The security clearance population can be divided into two populations, those in access, and those eligible. Both numbers combine to make up the total figure of cleared individuals at any given time – a figure that has shown deep fluctuation, from being near five million in 2011 to dropping to less than 3.5 million in Fiscal Year 2017. The current baseline number is 4.6 million, as reported in the most recent quarterly progress report offered by the Security, Suitability, and Credentialing Performance Advisability Council.

The most recent PAC update offers figures for a variety of key areas, from continuous vetting enrollment to current clearance processing times. But one of the most interesting is seeing the affect of COVID office closures on the clearance in-access population. In Q1 of FY 2021 the eligible-in access population went from 2.51 million to 1.96 million in Q2 of FY 2021. The in-access population jumped up by 100,000 each quarter, but still remains 271,000 down from the baseline.

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What Does Fewer in-access Clearances Mean?

Fluctuations in the clearance in-access population don’t necessarily mean fewer overall cleared workers – the total number of clearance holders actually steadily increased across the early quarters of FY 2021, indicating the Defense Counterintelligence and Security Agency’s measures to continue to move cases forward worked. But seeing the in-access cleared population remain low means there may be some segment of the cleared population who has found themselves in non-cleared work to stay.

Remote work saw rapid adaption across government as agencies looked to keep personnel safe and provide required flexibility. Once vaccinations became widespread, many agencies returned to their exact pre-COVID protocols. But some security clearance holders remain in ongoing remote statuses. The wild card is if those eligible populations will go back into clearance access status, and what cadence they do so.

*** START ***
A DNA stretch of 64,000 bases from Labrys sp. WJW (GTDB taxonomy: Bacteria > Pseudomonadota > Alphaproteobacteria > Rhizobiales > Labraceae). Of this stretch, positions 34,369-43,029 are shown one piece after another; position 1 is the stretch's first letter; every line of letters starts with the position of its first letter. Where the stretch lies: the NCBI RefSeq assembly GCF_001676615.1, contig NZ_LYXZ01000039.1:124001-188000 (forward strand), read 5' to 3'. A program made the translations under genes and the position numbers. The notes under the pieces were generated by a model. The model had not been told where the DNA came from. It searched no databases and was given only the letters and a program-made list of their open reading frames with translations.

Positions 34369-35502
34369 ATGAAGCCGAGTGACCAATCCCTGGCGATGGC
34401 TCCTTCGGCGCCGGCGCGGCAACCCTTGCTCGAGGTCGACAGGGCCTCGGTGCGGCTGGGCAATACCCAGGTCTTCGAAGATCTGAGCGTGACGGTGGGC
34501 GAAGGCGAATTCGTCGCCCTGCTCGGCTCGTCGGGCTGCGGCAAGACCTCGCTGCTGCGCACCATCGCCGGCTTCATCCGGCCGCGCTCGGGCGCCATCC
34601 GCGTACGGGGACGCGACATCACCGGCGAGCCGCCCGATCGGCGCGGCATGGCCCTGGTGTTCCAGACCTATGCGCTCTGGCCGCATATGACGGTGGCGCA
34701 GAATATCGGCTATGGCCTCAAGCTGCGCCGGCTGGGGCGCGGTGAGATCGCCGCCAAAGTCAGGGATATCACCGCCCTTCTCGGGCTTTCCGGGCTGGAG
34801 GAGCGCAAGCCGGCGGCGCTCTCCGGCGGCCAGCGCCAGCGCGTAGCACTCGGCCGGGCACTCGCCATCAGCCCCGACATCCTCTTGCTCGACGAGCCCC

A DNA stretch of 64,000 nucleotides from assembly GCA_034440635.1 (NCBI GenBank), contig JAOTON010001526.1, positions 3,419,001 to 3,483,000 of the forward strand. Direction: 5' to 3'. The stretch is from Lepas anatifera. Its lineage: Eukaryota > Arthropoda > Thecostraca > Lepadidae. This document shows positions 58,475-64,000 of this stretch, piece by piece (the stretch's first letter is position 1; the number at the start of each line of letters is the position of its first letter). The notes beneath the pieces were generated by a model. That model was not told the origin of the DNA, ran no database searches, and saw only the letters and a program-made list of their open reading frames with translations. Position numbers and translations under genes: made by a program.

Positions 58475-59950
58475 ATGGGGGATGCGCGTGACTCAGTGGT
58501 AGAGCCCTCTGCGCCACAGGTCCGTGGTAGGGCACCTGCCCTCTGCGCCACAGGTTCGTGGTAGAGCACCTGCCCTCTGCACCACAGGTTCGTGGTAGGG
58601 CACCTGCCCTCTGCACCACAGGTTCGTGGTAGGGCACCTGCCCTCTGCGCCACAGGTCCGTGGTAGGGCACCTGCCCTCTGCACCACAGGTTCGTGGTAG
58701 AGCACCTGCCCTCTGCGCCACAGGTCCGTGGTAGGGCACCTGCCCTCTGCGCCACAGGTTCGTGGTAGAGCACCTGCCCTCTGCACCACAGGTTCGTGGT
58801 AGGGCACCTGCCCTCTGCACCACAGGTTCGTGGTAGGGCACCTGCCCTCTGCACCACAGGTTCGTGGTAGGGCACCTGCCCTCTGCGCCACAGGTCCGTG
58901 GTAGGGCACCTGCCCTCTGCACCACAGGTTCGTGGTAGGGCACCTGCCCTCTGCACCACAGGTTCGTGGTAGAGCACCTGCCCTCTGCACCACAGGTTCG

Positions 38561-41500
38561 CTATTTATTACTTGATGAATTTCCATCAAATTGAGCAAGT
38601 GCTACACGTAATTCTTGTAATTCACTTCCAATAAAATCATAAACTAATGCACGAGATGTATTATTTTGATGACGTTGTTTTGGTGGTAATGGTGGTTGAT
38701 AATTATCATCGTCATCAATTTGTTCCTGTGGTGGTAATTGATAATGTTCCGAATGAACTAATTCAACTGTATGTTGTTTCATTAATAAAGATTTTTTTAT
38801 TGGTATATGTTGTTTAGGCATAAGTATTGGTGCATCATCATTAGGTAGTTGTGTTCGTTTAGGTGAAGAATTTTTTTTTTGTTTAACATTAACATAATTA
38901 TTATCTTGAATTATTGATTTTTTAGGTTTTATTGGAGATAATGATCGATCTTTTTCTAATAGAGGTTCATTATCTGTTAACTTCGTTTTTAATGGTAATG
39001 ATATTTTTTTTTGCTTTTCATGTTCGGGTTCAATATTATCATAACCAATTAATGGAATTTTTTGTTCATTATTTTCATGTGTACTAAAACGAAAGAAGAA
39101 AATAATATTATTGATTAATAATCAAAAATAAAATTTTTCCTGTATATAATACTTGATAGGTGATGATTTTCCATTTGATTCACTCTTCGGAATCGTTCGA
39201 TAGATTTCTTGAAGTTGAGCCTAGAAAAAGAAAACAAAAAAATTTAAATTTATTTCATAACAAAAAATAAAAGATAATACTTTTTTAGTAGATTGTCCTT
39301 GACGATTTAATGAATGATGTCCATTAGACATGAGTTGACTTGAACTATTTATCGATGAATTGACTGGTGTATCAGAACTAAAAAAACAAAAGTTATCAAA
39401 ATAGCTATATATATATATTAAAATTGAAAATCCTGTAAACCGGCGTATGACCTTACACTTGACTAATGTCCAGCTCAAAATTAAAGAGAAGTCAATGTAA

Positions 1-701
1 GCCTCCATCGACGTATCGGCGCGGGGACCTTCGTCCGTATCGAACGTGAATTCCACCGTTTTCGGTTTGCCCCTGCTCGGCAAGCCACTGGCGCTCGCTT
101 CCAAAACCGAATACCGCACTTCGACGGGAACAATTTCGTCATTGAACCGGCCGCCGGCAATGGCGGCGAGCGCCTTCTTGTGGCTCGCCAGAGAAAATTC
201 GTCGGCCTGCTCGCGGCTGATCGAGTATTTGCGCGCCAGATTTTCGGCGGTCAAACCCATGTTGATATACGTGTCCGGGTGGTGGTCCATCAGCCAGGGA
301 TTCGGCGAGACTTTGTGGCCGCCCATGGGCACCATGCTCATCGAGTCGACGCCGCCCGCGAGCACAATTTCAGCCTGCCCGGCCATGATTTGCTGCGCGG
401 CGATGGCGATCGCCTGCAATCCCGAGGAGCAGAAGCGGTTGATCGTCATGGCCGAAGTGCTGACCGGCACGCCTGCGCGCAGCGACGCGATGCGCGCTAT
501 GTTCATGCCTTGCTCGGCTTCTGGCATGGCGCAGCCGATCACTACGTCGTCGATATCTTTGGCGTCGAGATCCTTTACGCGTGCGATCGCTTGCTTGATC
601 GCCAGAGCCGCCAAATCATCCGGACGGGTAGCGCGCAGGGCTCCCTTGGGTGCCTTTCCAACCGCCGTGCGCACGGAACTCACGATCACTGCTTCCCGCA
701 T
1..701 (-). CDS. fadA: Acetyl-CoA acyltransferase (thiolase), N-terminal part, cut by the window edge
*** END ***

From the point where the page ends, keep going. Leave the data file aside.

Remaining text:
Is Your Clearance Current?

Continuous Vetting has created one new question around security clearance eligibility, and that’s how long a clearance remains ‘current’ before you expire, even after you’ve left a cleared position. Clearance investigation date used to be the litmus, but with periodic reinvestigations going the way of DISCO, some individuals are asking if the two-year eligibility rule still applies. That’s a question DCSA is also asking, as it considers if the two-year period is still relevant under Trusted Workforce 2.0.

The broader question around the latest DoD clearance figures is what this will mean for the clearance population going forward. DCSA has proven it can move clearances through the process relatively quickly. Hopefully ODNI doesn’t decide to opt for desk audits any time soon, or changes in how current clearances are defined for the eligible population. One thing COVID has demonstrated is the need for agility. And in the current national security market most employers are saying they need all of the cleared professionals they can get.



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Lindy Kyzer is the director of content at Have a conference, tip, or story idea to share? Email Interested in writing for Learn more here.. @LindyKyzer